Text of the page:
- Posted by Johanna on July 9, 2006 at 3:38 pm
- Category: Comic News
I didn’t wind up going to any panels at Heroes Con last weekend. I did try to attend the Saturday 52 panel, but halfway through, I left. I was cold and bored, and while Dan Didio was trying to interact with the audience, I couldn’t hear their responses and no one on the panel was repeating the questions or comments.
While I was there, though, I took notes on a couple of things I found particularly interesting. During the question period, a fan said something along the line of “I find the new Batwoman an interesting character and I’d like to read more about her. However, I also found the new Batgirl an interesting character and I liked reading about her. But you’ve turned her into a one-note villain and killed her.”
Didio started in on his standup act at that point, saying “oh, you think she’s dead?” and talking to the other panelists about how there’s still lots of story to be told. That wasn’t the interesting part (at least, to me).
The interesting part was when he launched into a lecture on how if you don’t know the character’s past, you can’t write stories that make sense in their future. He thought the company went the wrong way making her “softer and smoother”, and they needed to bring her back to her past as the daughter of Cain and Shiva. (Which mention sent Greg Rucka off about how much he hated what’s been done with Shiva, presumably in Birds of Prey.)
Why is it, I wonder, that only female DC characters are defined in terms of their parentage? (Male characters are more often defined in terms of their dead parents: Superman, Batman, Martian Manhunter.) Is it a way of keeping them in a child-like state longer? I can’t even think of any currently active male characters who have superhero or well-known parents.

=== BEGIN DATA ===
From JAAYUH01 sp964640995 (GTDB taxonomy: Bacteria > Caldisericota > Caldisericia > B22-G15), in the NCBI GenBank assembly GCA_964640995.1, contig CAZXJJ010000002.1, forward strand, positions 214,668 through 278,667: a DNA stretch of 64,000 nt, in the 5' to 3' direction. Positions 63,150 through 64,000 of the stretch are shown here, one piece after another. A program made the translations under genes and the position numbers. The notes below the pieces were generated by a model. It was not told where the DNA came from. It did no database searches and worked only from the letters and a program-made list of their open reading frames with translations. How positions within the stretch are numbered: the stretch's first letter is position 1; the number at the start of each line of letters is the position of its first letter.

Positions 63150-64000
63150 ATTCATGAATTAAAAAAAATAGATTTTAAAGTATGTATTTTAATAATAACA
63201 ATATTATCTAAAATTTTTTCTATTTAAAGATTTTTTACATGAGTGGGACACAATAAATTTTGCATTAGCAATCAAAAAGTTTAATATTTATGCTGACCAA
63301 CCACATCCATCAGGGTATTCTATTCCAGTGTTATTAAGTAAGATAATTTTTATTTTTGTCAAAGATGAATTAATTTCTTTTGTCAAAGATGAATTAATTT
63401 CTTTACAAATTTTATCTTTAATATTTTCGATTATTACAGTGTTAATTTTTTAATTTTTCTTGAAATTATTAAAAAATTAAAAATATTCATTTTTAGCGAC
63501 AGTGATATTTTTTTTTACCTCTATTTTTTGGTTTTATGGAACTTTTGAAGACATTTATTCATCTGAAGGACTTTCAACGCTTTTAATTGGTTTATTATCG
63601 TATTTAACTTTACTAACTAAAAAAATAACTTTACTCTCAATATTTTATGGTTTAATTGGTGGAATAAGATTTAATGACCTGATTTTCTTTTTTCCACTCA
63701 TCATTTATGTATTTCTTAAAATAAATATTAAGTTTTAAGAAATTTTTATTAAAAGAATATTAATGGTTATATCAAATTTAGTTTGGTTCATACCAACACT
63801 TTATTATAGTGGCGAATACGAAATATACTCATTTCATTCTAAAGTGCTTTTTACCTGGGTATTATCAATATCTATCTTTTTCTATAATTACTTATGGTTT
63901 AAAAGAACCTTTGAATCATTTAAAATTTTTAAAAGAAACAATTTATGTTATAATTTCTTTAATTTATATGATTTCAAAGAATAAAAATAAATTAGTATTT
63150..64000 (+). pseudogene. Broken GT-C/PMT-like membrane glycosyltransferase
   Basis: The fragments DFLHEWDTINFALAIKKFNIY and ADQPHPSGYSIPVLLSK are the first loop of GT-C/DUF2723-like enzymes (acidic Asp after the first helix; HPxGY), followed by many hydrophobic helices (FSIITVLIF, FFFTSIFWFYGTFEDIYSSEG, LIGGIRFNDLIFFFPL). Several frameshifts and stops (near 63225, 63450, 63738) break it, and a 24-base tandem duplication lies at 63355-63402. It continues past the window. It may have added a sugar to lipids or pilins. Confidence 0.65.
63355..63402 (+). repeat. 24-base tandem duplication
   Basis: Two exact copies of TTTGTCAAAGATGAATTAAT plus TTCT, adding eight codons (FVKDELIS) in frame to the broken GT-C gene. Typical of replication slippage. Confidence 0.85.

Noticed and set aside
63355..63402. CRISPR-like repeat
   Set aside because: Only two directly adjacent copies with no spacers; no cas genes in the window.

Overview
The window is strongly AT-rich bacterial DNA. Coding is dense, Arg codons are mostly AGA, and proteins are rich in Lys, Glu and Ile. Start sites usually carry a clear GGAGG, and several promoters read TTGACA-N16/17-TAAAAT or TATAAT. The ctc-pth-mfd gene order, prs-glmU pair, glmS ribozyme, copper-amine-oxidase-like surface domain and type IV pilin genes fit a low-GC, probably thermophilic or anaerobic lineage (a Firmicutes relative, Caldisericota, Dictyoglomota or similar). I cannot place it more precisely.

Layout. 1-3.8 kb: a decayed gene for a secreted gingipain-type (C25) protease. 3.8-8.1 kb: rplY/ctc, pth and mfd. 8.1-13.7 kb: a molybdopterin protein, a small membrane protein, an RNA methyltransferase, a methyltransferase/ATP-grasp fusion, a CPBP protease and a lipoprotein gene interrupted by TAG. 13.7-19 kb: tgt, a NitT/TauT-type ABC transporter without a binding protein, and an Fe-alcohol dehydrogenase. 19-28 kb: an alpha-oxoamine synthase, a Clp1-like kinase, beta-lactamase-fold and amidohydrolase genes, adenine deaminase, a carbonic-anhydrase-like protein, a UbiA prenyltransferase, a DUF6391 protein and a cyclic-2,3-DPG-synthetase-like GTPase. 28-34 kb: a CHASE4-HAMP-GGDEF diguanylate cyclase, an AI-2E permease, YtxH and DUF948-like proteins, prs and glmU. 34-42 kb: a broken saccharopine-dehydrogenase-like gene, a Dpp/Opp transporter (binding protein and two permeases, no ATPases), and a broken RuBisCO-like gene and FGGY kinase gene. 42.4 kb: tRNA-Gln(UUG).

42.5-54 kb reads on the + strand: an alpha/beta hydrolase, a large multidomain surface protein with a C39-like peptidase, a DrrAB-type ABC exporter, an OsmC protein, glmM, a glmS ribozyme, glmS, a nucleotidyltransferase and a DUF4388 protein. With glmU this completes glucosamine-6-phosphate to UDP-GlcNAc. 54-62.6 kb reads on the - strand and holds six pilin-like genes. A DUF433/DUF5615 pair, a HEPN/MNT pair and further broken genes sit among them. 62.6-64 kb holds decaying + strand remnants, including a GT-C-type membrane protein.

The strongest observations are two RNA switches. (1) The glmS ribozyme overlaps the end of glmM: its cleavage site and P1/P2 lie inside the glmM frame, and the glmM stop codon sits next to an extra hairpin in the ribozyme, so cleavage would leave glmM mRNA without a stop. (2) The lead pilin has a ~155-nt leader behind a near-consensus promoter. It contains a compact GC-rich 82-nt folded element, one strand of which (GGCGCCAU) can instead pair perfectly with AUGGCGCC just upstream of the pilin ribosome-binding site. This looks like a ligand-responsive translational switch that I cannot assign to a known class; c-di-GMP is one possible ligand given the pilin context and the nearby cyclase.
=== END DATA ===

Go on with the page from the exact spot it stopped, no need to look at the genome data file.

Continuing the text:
That emphasis on the past, by the way, explains a lot about DC’s current retro fetish and why so many of their books are currently so unsatisfying.
The second thing I found interesting was Didio’s defensive statement, in response to a question I didn’t catch, that he didn’t have anything against female characters, that he was “an equal opportunity offender” ha ha ha.
Last, there was Didio’s discussion about Batman, in which he talked about how much he despised the relationship with Oracle. According to him, “once he had her talking in his ear, he quit being Batman.” Because apparently, getting help or knowledge from a girl just can’t be done by a hero. Batman, per Didio, works best with Robin, Alfred, and Commissioner Gordon, and he’s got to be scary.
To be fair, it didn’t seem to be so much Oracle’s sex as her omniscience that bothered Didio, but getting rid of her because your guy’s got to be tougher and more alone ignores one of the most unique character concepts in superhero comics today. Oracle was a huge redemption story after Alan Moore used her as nothing more than a plot point in his “all boys together” Killing Joke, and I doubt anyone currently at DC realizes what a terrible signal tossing her aside AGAIN will send.